Amber Cowan’s turgid glass sculptures channel both mid-century gewgaws and the horror vacui principle of nature to craft strangely familiar, subversively scaled vessels and wall pieces that burst with an uncanny appropriation of organic growth and mind-numbing decorative beauty. Her works bear such titles as “Wedding Compote with Thorny Vine,” and “Candle Stick.”

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Amber Cowan, Rosette Milk & Ivory flame worked pressed & sheet glass, mixed-media

The works of Jessica Jane Julius dialog with mundane objects of a very different order- the ephemeral static and digital flickerings that glass bears into our environment via television and smartphone screens. The buzzy surfaces and odd static/dynamic quality of her installations speak to the mercurial loyalties of glass, as an almost magical medium between our reality and pure, abstracted information.

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Jessica Jane Julius, Extruded hot pulled & kiln cast glass, metal – 2016

The theme of glass as a vessel for memory brought uncannily into real space is most directly engaged by Sharyn O’Mara, whose pressed glass burnout drawings most directly reference Nineteenth Century memento mori keepsakes. Such objects were meant to preserve a physical trace of a deceased loved one available for viewing through impenetrable glass. Through an intense process of compressing objects between panes of glass and firing them into carbonized fossils, O’Amara has preserved, among other keepsakes, tufts of hair from beloved dogs that caramelize in their pressed glass coffins into delicate, snowflake-like strata of tangled tendrils that reference lovely, closely observed charcoal drawings.

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Sharyn Omara, Botanical 4-carbon burnout drawing on glass, 2016

Megan Biddle’s sculptures also invoke drawing, taken off the wall into three dimensional collisions of line and material. Again, there is a reference to preservation and enclosure here- her home appliance scaled sculpture “Converge” occupies a corner of the gallery like an old-timey television set, transmitting a quiet meditation on converging, geometric lines rather than moving bites of information.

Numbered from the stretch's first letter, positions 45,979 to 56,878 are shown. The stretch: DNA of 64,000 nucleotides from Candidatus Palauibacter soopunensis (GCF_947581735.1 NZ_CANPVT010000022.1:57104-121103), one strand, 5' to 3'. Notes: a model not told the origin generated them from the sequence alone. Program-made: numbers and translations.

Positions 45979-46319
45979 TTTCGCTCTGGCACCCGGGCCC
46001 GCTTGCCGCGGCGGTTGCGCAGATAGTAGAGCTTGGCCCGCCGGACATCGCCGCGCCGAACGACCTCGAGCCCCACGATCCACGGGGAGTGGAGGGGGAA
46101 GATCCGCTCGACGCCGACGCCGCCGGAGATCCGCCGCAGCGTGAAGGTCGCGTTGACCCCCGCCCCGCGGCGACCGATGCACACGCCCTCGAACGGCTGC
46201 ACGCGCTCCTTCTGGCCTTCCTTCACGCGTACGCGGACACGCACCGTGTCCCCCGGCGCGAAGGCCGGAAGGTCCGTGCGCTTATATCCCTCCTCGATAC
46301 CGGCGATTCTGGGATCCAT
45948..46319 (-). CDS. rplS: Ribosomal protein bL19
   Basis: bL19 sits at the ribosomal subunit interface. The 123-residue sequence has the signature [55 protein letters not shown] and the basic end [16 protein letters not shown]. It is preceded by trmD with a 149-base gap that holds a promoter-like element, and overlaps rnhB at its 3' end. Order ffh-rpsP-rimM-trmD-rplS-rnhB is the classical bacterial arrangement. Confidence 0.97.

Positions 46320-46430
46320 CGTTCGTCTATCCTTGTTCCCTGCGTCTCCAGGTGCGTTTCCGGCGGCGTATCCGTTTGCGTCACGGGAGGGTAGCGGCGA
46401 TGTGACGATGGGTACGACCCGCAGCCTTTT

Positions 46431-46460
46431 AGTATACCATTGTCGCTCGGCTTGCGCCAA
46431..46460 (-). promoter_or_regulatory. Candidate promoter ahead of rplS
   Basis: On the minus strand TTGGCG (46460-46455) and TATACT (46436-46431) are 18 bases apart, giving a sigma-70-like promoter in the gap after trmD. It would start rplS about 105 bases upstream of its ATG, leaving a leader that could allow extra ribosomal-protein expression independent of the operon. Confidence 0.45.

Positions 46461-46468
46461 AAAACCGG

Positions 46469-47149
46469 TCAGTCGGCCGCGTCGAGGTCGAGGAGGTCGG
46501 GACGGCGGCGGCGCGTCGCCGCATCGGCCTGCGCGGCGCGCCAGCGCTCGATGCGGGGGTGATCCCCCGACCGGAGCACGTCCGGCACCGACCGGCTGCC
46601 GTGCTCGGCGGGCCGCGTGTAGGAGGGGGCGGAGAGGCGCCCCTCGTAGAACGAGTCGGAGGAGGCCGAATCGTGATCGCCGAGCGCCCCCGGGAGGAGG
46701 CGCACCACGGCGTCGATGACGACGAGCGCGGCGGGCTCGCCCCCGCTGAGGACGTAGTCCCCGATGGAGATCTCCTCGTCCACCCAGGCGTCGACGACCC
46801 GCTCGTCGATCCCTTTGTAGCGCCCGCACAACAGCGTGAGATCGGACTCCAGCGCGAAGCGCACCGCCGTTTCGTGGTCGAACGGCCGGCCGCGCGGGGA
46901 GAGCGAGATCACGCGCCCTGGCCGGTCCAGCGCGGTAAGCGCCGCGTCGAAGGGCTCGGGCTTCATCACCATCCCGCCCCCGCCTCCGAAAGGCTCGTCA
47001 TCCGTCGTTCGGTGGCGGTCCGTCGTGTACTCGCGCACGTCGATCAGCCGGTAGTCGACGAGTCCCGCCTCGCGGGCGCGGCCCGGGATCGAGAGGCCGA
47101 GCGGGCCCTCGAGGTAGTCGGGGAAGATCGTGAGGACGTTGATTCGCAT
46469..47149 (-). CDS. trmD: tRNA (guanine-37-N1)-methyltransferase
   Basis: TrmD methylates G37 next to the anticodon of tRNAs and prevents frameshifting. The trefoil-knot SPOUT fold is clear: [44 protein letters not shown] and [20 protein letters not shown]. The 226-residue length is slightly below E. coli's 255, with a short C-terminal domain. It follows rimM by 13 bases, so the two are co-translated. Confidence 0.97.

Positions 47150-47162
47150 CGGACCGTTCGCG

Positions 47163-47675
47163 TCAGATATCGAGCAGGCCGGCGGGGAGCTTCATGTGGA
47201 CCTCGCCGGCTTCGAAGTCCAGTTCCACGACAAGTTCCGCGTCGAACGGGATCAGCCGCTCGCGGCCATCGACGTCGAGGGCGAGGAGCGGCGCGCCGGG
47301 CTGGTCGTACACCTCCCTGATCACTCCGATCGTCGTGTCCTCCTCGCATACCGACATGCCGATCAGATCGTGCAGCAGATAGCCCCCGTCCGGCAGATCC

The overarching theme of preservation of historical, beloved objects and memories within this medium that feels simultaneously earthy and ephemeral, tactile and fragile, inviting and forbidding to touch.

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Jessica Jane Julius, Static puddle hot pulled & kiln fused glass, 2016

Hush.ex coalesces into an incredible synesthesia of memory, digital ephemera, and physical preservation all encompassed, like Snow White, in a sensual and impenetrable glass coffin. There’s much potential for touchstones of communication in this medium that feels simultaneously earthy and ephemeral, tactile and fragile, inviting and forbidding to touch.

It’s the rare medium that straddles craft, fine art, and daily life on such equal footing. Hush.ex both awakens the viewer to sensual beauty, and stands as a reminder that such beauty is all around, within grasp, at all times.

Hush.ex is on view at River House Arts in Toledo, Ohio, September 15 through October 31, 2016

River House Arts

Drawn Together @ the Scarab Club

Brienza, Bruner, Galbreath, and Carmen-Vian make drawings that engage

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Artists, Sue Carmen-Vian, Joyce Brienzia, Coco Bruner, Lynn Galbreath Image Courtesy of Jeff Cancelosi

Drawing has been around for a while. Think: Lascaux cave in Dordogne, France. And drawing is one of the major forms of expression, concerned with the making of lines, tonal areas, black and white or color, representational or abstract, the work in DRAWN TOGETHER is a strong exhibition, curated by Joyce Brienza. She says, “We are a group of artists and friends who have in common an interest in the idea of drawing as end point rather than merely a preparatory act. We are in love with drawing as a direct, no tech and un-electronic media. We see the pencil in some ways as an instrument of nostalgia, recalling the Renaissance quest for virtuosity. Our work ranges from narrative to abstraction but there is a conceptual bent towards popular culture that questions the separation of fine and applied arts.”

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Joyce Brenzia, Mixed media on Paper, 28″ x 22″